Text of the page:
If you own a limited liability company (LLC) you need to avoid mixing business with pleasure when it comes to money. Commingling is the term for when you mix your personal and company finances and it becomes hard to distinguish what is what.
The primary reason to create your company as an LLC is to keep the business separate from your personal life. It prevents someone from claiming your home or personal assets due to problems with your business. Instead of an issue being the fault of you, John Smith, it is the fault of John Smith Hardware LLC. They are two separate entities as far as the law is concerned.
How might you commingle business and personal assets?
Here are some things to watch out for:
- Paying business cheques into your personal account: Make sure you open separate business accounts when you start your business and keep funds separate.
- Buying personal items on the company credit card: You are out with your family and need gas for the car. You reach into your wallet and realize you have left your personal credit card at home, yet have your company card. Paying for personal gas with your company card could leave you with problems when the tax office looks at allowable expenses. If they find you did one thing wrong, it will encourage them to delve deeper.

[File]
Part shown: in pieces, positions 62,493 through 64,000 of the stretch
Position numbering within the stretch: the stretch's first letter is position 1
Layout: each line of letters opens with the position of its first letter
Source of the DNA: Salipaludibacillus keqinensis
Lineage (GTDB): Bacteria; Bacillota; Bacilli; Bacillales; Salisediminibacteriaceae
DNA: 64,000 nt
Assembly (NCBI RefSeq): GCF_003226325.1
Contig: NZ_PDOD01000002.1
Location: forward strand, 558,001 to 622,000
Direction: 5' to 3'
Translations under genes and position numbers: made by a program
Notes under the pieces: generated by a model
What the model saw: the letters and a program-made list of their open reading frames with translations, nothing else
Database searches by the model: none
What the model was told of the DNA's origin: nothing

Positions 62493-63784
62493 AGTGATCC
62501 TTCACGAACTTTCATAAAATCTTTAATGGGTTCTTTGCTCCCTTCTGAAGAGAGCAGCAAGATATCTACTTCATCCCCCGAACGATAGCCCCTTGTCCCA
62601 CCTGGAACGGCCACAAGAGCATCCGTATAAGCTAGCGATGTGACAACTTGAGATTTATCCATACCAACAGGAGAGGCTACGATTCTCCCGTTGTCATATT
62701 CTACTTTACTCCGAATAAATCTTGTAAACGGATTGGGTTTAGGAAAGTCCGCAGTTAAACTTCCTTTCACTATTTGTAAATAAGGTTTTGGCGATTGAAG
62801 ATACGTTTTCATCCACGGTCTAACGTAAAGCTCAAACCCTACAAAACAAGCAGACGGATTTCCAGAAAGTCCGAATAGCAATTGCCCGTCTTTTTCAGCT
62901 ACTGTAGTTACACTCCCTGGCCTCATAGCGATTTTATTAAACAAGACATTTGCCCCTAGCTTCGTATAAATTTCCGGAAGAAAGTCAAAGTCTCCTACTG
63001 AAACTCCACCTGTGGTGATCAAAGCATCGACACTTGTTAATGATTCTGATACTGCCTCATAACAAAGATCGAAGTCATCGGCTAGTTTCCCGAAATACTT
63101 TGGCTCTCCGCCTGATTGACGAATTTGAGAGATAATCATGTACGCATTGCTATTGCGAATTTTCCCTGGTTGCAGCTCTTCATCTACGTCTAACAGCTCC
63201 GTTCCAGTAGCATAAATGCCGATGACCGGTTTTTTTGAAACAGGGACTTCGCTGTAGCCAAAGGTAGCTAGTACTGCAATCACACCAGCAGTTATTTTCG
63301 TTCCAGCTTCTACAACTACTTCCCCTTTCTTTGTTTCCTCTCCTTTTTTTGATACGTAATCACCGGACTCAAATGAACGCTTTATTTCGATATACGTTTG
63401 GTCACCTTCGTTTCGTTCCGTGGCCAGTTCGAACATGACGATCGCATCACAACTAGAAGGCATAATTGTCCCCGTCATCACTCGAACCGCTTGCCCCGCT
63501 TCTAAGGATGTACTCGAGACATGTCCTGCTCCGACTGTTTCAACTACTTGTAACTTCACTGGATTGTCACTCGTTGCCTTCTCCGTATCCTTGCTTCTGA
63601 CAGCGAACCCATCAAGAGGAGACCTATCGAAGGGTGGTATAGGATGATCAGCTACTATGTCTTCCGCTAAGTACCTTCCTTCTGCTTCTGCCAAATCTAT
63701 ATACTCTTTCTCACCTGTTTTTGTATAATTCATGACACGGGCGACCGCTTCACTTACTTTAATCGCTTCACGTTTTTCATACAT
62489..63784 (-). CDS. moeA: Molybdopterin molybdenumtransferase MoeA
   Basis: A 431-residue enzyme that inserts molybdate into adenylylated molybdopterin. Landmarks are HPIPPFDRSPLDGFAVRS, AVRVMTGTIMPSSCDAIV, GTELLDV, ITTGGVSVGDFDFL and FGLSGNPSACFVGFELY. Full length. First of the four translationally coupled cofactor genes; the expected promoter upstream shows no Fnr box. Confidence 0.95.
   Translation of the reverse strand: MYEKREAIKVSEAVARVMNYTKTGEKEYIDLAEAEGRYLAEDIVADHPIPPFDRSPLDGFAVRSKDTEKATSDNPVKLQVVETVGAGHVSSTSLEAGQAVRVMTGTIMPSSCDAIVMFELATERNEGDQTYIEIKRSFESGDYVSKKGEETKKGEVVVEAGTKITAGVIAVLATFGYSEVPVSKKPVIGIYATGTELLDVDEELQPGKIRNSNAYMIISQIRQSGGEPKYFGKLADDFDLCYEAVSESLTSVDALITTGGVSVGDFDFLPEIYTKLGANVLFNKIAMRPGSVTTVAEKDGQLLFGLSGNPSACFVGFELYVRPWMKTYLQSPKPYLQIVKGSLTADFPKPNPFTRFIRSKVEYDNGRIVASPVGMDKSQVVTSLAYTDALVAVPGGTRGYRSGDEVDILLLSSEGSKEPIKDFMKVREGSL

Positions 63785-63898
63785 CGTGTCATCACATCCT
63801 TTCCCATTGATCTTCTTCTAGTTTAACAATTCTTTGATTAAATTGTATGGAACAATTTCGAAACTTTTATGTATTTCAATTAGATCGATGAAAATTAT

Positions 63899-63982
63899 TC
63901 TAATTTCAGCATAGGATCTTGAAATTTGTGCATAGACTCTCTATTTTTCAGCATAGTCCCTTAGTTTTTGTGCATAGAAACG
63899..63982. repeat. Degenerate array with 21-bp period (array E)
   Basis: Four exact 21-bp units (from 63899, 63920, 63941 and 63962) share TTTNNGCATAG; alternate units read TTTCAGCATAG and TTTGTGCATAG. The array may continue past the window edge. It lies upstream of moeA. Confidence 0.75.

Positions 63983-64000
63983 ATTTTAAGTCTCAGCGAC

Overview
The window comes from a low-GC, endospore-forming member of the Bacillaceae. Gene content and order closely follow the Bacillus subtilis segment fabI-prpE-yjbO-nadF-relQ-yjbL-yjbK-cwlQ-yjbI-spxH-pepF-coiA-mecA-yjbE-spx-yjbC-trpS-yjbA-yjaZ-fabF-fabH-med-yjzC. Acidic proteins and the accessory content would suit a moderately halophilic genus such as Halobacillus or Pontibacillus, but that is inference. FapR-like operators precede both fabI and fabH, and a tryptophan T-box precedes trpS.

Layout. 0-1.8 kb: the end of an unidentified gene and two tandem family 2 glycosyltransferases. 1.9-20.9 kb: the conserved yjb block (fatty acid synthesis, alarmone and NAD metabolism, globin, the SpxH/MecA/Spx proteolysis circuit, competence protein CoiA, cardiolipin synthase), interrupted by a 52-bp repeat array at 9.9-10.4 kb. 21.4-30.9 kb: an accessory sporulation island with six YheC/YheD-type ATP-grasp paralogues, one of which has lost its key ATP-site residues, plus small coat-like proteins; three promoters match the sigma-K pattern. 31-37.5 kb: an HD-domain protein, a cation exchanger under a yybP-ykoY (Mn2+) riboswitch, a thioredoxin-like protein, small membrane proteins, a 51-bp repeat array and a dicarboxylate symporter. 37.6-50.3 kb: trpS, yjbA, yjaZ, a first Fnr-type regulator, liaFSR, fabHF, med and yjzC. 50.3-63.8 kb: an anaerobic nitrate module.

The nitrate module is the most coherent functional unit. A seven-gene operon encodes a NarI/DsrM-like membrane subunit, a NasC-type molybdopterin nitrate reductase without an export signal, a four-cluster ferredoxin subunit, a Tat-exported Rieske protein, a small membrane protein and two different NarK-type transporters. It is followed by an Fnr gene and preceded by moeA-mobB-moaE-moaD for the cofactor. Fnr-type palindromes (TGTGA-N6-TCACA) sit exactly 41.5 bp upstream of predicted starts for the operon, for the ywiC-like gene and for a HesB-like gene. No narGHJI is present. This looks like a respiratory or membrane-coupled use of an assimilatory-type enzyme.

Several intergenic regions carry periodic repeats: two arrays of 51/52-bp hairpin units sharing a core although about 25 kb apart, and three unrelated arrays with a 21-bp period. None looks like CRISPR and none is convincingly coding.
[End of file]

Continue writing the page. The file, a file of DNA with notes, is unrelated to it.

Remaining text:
- Using personal money for business: A supplier turns up and you do not have enough in your business account to pay them, so you write them a cheque from your personal account. If you need to move personal money to your company, it needs to be well documented.
Choosing the correct business entity and understanding the rules it imposes will give your business the best chance of succeeding. If you fear you have already commingled assets there may be ways to address the situation.